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The global market place is quickly changing for the greener!  Every year, more people are choosing environmentally friendly options in their day to day living, and one of the fastest growing green markets is for reusable grocery bags.  Although there are many available on the market, I thought it would be fun to show you how you can design and make your own custom fold away reusable grocery bag.

I made this at Techshop!

Step 1:

You will need:

1.5 yards of rip nylon fabric for the bag
.5 yeards of rip nylon fabric for the pouch
fabric scissors
pins
thread
sewing machine
a pen, pencil, marker, or tailor's chalk

Optional:
a zipper, snap, or some other kind of fastener 

Step 2:

First, plan out what size you want your bag.  Mine is 20" wide, 16" tall, and has 12" long handles
When I drawing your pattern out on your fabric, keep the fabric folded in half with the bottom of your bag on the fabric fold line.  By patterning it this way, you will end up with a much stronger bag since there is no seam along the bottom where all the weight typically is.  Also, you will save yourself some time sewing later on.

I made mine slightly larger than a typical grocery bag  with much longer handles (12" long and 3" wide) so I can put it over my shoulder when necessary.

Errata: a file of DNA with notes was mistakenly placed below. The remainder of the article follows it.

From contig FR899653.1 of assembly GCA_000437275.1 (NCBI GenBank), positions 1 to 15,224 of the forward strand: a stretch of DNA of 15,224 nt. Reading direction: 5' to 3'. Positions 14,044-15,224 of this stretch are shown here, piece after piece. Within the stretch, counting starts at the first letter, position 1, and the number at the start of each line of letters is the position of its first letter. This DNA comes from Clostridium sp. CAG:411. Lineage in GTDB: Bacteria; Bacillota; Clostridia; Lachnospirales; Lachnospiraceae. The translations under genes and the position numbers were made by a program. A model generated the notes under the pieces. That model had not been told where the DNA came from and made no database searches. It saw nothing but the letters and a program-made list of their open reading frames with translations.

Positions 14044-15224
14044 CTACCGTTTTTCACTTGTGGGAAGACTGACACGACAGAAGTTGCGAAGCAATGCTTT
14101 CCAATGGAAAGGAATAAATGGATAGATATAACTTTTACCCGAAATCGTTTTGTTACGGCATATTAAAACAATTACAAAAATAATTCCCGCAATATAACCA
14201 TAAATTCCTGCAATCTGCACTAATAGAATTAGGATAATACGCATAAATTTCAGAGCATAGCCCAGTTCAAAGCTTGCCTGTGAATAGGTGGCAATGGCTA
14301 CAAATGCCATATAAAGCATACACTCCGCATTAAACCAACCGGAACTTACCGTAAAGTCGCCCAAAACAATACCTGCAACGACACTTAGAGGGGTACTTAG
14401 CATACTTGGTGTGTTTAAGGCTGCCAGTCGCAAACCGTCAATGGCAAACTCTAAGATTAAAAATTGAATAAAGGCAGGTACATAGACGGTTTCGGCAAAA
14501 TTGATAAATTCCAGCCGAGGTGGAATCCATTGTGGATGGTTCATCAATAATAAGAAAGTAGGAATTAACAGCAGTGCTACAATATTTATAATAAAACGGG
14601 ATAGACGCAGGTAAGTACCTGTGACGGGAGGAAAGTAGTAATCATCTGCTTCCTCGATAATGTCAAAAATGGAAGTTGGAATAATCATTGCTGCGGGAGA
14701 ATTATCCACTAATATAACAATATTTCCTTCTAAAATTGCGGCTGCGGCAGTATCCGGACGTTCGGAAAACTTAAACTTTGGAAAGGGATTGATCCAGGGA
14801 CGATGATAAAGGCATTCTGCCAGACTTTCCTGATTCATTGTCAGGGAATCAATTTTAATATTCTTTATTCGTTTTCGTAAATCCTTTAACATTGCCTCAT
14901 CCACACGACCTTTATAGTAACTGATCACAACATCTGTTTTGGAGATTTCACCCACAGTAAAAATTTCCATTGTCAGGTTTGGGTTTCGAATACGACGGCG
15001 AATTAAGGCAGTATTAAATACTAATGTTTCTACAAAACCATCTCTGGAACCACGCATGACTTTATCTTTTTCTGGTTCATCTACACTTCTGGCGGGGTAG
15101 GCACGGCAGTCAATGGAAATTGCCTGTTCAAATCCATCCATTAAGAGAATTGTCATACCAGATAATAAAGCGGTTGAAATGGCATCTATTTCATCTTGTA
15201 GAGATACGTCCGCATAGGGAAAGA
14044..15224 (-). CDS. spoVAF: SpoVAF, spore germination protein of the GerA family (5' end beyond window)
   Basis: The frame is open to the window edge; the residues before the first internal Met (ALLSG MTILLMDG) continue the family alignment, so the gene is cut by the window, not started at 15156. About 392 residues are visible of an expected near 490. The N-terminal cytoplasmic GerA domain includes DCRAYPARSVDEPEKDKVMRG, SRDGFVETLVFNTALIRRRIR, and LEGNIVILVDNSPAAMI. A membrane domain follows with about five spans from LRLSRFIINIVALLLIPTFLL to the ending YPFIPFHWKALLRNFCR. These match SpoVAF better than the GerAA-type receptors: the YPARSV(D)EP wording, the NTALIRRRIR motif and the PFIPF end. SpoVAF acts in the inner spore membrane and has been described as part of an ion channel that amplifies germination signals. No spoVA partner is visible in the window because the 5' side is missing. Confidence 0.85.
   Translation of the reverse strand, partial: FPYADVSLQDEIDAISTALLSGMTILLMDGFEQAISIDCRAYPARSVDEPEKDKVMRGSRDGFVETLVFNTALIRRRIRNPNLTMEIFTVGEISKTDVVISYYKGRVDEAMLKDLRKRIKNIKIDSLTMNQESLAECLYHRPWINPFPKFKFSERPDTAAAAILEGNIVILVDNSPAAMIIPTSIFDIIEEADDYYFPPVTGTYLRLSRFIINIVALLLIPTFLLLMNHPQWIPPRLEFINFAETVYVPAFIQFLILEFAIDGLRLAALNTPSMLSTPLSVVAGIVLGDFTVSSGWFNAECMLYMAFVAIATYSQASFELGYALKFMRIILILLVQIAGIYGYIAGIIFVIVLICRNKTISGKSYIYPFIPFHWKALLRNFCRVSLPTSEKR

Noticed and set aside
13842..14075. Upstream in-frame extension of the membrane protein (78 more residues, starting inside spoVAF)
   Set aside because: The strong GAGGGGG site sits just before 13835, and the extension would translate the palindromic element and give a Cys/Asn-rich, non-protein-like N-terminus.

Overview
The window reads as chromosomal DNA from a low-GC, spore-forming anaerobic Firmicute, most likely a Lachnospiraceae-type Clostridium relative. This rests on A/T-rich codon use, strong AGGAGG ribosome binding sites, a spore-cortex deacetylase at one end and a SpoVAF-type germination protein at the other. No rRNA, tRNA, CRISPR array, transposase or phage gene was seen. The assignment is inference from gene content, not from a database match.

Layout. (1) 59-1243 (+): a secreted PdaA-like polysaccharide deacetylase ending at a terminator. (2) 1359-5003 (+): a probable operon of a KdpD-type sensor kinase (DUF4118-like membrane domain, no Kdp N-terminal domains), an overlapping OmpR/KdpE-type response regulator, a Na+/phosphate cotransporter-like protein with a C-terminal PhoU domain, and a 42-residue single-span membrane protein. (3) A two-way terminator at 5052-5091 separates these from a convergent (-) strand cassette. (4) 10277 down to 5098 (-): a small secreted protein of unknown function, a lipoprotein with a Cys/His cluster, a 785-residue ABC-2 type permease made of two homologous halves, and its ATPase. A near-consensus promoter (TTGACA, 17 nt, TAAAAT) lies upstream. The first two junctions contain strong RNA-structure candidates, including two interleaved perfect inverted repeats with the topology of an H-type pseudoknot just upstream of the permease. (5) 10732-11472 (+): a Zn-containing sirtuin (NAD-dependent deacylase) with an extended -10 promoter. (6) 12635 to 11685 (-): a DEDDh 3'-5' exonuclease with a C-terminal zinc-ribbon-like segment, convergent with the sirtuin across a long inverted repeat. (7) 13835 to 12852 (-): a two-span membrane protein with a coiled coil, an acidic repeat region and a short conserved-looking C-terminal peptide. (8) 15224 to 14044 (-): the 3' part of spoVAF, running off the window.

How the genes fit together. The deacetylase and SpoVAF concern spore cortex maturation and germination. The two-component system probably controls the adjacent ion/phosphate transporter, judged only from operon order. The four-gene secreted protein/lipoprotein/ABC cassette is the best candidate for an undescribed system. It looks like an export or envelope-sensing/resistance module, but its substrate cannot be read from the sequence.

Once you have your pattern drawn, cut it out, making sure to cut both layers at the same time.

Step 3:

Next, we will want to trace out the handles to make a reinforcement layer so our handles are strong and secure.

Keeping your first pattern folded in half, place the top of the handles on your fabric (which should still be folded in half) lining the tops of the handles up with the folded side of the fabric.  Trace the shape of the handles onto the fabric, going down about 5" below where the handles end.  Once you have this drawn out, cut it out.

Step 4:

You should now have 2 patterned pieces:  1) The Bag and 2) the handle reinforcement

Step 5:

Set the reinforcement piece aside for now.

Pin the tops of the bag handles together and run a basic stitch across it.

TechShop happened to have quite a few sewing machine feet to choose from, so I am using the 1/4" seam foot which keeps my seam lines nice and straight.  If you don't have a 1/4" seam foot, you can also use a standard sewing foot.

Step 6:

Once you have the tops of your handle sewn together, flip the bag inside out so you have the finished side of you seam facing up.

Align the reinforcement piece with the bag handles so you create a giant O, pin the pieces together, and then sew together.

Step 7:

Now, flip the reinforcement around so you have your nice finished seam showing.  If you are using a nylon, you might find (like I did) that your fabric will not sit flat.  If this is the case, once you have your handles flipped, simply pin it again and run another seam around the edge to help hold it flat.

Step 8:

To finish the out sides of the handles you will have to make a fold in hem.

This is where you take each of the unfinished sides of the fabric and fold them inside the handles at least a 1/4" so when you run your seam along, the machine will catch all the layers and give you a nice clean finished edge.